June 19, 2018
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Bangor Public Library holding spring book sale

By Daniel Macleod, Special to the BDN

BANGOR, Maine — Staff and volunteers at the Bangor Public Library have had a busy week organizing the thousands of donated books for today’s annual spring book sale.

“We work year after year on it, and we get better and better,” said volunteer Don Parsons. “We’re getting the hang of it now.”

The book sale, which the library has held every year since 1993, will take place from 9 a.m. to 1 p.m. today. Employees hope that this year’s event will be as big a success as it has been in previous years.

“I think it will be more of a success, given the economy,” said Elizabeth Stevens, a librarian in the Department of Local History and Special Collections. “This is the best selection of books I’ve seen.”

Library employees noted that the books that were donated this year are of noticeably higher quality than last year’s, although there are fewer of them.

“Each year, the quantity changes,” said Parsons. “The quantity [this year] is down, but the quality is way up.”

Head Librarian Barbara McDade said that money raised from this year’s book sale comes at a time of great need.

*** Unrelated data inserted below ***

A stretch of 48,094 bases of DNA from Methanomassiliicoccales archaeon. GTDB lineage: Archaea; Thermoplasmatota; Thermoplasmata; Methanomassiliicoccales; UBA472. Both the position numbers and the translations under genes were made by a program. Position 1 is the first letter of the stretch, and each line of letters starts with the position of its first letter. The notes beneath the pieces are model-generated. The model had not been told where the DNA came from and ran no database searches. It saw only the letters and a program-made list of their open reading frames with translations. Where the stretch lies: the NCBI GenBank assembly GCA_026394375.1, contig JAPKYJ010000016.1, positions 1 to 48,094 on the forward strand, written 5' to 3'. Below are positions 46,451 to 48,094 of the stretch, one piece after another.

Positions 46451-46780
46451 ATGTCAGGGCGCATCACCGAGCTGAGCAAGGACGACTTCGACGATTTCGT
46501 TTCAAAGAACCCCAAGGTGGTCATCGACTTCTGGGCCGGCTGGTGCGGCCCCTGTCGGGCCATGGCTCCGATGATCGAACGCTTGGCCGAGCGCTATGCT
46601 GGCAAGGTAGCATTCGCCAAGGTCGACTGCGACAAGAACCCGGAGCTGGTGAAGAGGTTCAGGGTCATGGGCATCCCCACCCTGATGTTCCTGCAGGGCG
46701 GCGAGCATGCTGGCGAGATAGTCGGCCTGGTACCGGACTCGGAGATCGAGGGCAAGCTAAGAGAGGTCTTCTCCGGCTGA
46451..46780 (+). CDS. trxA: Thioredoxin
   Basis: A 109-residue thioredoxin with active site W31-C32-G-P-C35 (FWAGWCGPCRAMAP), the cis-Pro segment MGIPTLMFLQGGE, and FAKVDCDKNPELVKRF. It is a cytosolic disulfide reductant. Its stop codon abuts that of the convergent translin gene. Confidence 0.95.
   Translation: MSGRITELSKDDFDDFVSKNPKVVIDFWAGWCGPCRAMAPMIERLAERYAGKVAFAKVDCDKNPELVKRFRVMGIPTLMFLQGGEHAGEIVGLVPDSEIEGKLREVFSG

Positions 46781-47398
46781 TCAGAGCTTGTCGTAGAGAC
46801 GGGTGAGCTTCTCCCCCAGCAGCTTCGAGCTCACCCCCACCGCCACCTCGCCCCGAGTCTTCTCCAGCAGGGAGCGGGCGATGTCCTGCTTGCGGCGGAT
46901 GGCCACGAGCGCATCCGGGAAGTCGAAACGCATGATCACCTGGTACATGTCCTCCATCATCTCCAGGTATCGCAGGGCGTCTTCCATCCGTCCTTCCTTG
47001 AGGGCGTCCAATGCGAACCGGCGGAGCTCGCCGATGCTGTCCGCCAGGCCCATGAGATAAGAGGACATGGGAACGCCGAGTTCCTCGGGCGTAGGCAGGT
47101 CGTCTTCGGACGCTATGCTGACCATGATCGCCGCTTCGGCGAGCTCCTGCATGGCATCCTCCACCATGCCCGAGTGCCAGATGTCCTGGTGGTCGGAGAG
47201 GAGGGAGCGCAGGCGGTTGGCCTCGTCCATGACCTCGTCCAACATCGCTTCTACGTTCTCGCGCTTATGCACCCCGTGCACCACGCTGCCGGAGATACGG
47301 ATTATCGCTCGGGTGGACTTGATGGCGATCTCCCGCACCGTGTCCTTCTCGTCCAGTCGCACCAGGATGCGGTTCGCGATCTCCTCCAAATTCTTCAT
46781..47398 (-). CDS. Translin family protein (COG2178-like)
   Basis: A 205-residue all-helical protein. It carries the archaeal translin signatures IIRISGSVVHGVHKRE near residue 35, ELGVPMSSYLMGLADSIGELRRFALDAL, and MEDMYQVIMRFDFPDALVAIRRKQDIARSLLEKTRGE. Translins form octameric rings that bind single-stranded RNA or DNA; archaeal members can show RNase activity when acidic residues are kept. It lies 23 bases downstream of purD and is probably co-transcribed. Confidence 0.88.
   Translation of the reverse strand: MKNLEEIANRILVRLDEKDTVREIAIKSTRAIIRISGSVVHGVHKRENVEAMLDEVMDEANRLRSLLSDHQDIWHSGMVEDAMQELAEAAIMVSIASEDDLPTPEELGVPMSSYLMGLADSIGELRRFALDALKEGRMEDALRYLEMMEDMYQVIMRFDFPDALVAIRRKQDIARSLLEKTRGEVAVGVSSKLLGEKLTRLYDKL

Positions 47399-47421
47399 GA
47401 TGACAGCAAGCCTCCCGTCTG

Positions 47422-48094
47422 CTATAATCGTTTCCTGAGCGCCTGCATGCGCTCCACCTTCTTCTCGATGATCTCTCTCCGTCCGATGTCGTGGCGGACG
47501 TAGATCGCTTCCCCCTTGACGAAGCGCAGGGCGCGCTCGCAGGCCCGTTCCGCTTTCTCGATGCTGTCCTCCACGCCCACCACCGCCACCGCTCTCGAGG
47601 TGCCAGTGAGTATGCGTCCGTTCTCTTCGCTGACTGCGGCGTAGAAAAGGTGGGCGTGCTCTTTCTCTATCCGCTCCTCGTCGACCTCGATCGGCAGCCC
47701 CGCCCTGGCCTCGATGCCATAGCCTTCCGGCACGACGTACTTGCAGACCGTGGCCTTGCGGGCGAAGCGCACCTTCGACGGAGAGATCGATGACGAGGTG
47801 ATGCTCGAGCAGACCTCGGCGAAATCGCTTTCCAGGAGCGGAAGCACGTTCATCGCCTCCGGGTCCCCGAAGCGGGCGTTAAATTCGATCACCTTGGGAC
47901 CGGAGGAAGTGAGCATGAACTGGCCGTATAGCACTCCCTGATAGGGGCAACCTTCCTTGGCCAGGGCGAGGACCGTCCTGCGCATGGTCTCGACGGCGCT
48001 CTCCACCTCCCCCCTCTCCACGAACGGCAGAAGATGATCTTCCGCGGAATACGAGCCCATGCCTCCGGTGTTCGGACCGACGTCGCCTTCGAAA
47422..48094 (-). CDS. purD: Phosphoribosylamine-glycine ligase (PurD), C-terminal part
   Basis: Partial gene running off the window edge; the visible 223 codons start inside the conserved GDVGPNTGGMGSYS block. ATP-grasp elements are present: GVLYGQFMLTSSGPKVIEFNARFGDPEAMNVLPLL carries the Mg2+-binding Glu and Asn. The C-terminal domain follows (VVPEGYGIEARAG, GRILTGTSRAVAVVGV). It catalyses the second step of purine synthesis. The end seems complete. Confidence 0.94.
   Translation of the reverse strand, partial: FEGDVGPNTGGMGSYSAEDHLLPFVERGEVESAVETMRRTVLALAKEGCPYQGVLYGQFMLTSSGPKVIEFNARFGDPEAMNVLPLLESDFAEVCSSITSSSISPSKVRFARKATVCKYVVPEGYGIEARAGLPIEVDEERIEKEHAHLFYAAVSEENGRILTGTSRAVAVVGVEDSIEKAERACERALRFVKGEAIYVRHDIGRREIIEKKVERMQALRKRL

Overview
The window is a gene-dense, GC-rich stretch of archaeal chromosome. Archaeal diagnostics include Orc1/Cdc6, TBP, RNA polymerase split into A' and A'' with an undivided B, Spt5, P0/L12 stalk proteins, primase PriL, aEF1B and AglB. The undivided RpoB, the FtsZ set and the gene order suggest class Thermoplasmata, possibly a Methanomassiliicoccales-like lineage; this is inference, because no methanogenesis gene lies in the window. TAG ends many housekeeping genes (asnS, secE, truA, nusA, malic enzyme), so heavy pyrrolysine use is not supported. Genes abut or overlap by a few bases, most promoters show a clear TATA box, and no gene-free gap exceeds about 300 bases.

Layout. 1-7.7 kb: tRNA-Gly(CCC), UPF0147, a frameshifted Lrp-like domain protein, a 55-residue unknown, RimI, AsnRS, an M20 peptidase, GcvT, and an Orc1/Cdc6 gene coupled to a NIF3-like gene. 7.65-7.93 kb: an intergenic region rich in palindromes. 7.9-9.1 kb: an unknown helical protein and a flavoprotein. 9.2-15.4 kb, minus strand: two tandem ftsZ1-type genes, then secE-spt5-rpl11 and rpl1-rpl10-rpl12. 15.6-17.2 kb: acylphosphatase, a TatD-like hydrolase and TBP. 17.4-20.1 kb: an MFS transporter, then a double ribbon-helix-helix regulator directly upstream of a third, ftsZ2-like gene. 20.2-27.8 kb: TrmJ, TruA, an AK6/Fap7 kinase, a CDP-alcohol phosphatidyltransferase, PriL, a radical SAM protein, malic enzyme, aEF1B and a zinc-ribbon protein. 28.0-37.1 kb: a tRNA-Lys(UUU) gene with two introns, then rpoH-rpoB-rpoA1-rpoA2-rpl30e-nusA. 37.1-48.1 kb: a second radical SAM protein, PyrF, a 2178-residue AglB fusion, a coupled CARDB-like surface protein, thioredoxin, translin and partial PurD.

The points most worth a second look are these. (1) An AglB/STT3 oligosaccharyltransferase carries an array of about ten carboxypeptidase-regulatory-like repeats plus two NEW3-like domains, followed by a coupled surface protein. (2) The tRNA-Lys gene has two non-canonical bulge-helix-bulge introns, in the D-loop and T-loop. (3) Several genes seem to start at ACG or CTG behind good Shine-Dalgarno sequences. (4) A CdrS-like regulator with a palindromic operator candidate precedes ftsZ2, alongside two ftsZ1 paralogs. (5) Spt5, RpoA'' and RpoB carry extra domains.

“We were flat-funded from the city last year, and prices continue to go higher,” she said. The library received $1.5 million from the city last year.

The book sale has always been a boon to the library, allowing staff to purchase items that the city budget precludes them from purchasing with general funds, such as audio books and summer reading programs for children.

McDade said she is “constantly amazed” by the number of people who line up every year to get into the book sale. “This is the biggest moneymaker for the Friends of the Library,” she said.

The book sale historically has been an enormously popular event, drawing hundreds of people into the library to paw through the thousands of titles that sell for one or two dollars each.

“The only crowds I’ve seen similar in Bangor is at the Folk Festival,” said Stevens. “There’s something really fun about being a part of the energy.”

But the books themselves are what bring in the people, said Stevens. This year, the library has a small selection of first editions and signed copies of books by authors such as Stephen King. One signed King book is marked at $75.

“It’s a fun way to spend money,” she said.

“You never know what treasures you’ll find.”

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